YB: You mean that there are eternal principles.

GL: Yes. And they don’t need to change.

YB: But the forms, through which these eternal principles manifest, can change?

GL: The way you explain to people, the examples you give, may have to change.

YB: For example, your use of English.

GL: Exactly, for people who speak English it is easier for them to understand. Also, if you are able to explain the Buddhist teachings with recent scientific findings; that will help people develop conviction. The end purpose is that through this we can help them improve physical and mental health. Everybody needs good mental health.

YB: It’s more important than the physical.

GL: Much more important. And the mental health of the people in the world is not so good.

YB: To many, Tibet is synonymous with wisdom. From a purely philosophical point of view, do you have any advice for those interested in the wisdom of Tibetan Buddhism, beyond its religious aspects?

GL: Without making it complicated, without making it just a religious issue, the core of this philosophy basically says, ‘Live in harmony with nature.’ If you look at nature, which includes you and me, you will flourish only if you are in harmony with yourself. If your mind and body is in harmony, you will be healthy. Likewise if you are in harmony with the people you live with, you will prosper. Similarly if your nation is in harmony with other nations, with the environment, then you will develop and flourish. That’s the law of nature.

The philosophy that Buddha taught is not something he invented. It is something that he discovered. It is there in you, and in me, but we are not paying attention. And the Buddha said, ‘Pay attention…the law of nature is impermanence…you are going to change…you are going to die.’ But we don’t want to pay attention to this. We want to live forever, buy a big fancy home, buy a big fancy car. To summarize, we should have the right, correct mental perspective, which is true to the way things are. Then you will be happy. If you say one thing and do something else, it’s not harmony. You are asking for problems. Understand the law of nature; cultivate an unbiased mental perspective, then you will be happy.

The need to achieve the highest happiness through religious practice is the most important issue for all. Whether you believe in religion, or you are anti-religion…it doesn’t matter. We all want happiness. But how are we going to get it? The Buddha said you are not going to get it from the outside; your parents, your relatives, your fancy car, your money – they will give you some comfort, a little happiness, but not ultimate happiness. At the end of the day, if you really want long lasting peace, it has to come from within yourself. So you must cultivate the right mental perspective, which will not be disturbed or shaken by changing situations and events. And if you don’t have that perspective, if you just run after changing situations and events, then your happiness is dependent on external circumstances and you will never be happy.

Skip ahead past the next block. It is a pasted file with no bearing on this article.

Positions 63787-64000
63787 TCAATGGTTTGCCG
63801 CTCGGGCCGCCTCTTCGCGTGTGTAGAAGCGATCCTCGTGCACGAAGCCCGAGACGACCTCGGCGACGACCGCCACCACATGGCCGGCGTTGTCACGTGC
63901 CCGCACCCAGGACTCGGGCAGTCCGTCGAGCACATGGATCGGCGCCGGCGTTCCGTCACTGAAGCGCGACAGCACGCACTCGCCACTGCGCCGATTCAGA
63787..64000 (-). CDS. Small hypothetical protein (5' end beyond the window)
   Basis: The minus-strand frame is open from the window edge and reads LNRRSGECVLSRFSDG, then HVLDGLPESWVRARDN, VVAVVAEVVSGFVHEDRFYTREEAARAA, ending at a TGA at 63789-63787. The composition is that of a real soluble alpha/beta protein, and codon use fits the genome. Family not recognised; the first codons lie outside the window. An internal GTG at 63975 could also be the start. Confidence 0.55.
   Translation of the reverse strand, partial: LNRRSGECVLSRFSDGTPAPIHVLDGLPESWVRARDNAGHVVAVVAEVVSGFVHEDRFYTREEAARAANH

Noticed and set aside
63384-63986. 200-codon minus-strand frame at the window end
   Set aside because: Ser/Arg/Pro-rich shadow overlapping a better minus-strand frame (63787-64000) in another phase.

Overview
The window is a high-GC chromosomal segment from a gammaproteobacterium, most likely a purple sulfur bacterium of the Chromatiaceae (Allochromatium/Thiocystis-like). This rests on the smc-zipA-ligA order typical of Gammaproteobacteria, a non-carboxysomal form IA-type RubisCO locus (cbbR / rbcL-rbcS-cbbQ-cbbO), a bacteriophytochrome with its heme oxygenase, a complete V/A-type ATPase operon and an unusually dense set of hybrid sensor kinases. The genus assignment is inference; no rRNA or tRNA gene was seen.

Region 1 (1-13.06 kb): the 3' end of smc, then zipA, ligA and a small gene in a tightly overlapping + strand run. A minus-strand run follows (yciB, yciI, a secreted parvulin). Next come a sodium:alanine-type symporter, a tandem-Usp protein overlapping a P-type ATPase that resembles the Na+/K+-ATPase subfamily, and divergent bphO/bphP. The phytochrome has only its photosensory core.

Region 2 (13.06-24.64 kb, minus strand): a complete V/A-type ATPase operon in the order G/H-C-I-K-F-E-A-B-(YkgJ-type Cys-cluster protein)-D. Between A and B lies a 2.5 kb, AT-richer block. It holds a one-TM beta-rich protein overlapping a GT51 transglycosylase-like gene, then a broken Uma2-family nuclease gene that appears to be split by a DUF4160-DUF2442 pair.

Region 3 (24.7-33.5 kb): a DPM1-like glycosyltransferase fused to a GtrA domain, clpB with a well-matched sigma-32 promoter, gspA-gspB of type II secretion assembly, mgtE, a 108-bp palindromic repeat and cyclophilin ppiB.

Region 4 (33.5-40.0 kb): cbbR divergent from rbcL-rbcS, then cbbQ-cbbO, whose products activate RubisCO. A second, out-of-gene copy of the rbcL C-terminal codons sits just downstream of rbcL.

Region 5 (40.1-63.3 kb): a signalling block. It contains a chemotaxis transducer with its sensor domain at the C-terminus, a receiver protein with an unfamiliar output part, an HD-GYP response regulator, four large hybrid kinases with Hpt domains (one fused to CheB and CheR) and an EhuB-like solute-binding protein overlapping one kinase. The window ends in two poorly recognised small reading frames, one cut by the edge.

And more importantly, that which makes you narrow minded, sectarian, and biased, are the negative emotions within yourself. Anger, jealousy, hatred…these negative emotions restrict and constrict your life. They will suffocate you. So get rid of them and you will be free. The Buddha says, the real enemy is not outside, it is inside yourself. Recognize this.

His Holiness the Dalai Lama summarizes this point by saying that Buddhist philosophy states that you should understand the interconnected reality. The reason you should love others and be compassionate to others is because we are all interconnected. How can you be mean and negative to those on whom you are dependent? If you destroy the environment, you will be the one to suffer. It’s as clear as that.

YB: This is the credo of stoic philosophers, Aristotle and Plato. It is a simple truth. We live in a seemingly educated world today, and most people will agree with what you say. Yet people don’t act in accordance. Why is that? If they did, the world would be a different place.

GL: Because we are like small kids. We think we are grown up. As you said we are educated. Yes, to some extent. We are professors, scientists, etc. But on another level still we are like small kids who only want to play with their toys as if that’s everything. Similarly, to those who are enlightened like the Buddha, we are like very small kids – fighting with each other and completely distracted by smaller, meaningless things. There is no time to think about bigger issues. And people who have the time, and some knowledge, are unable to practice it because their whole way of life is habituated to something else. Die-hard habits are difficult to throw away, and in many cases are addictions.

YB: So the challenge is the ability to live in accordance to what we understand as right?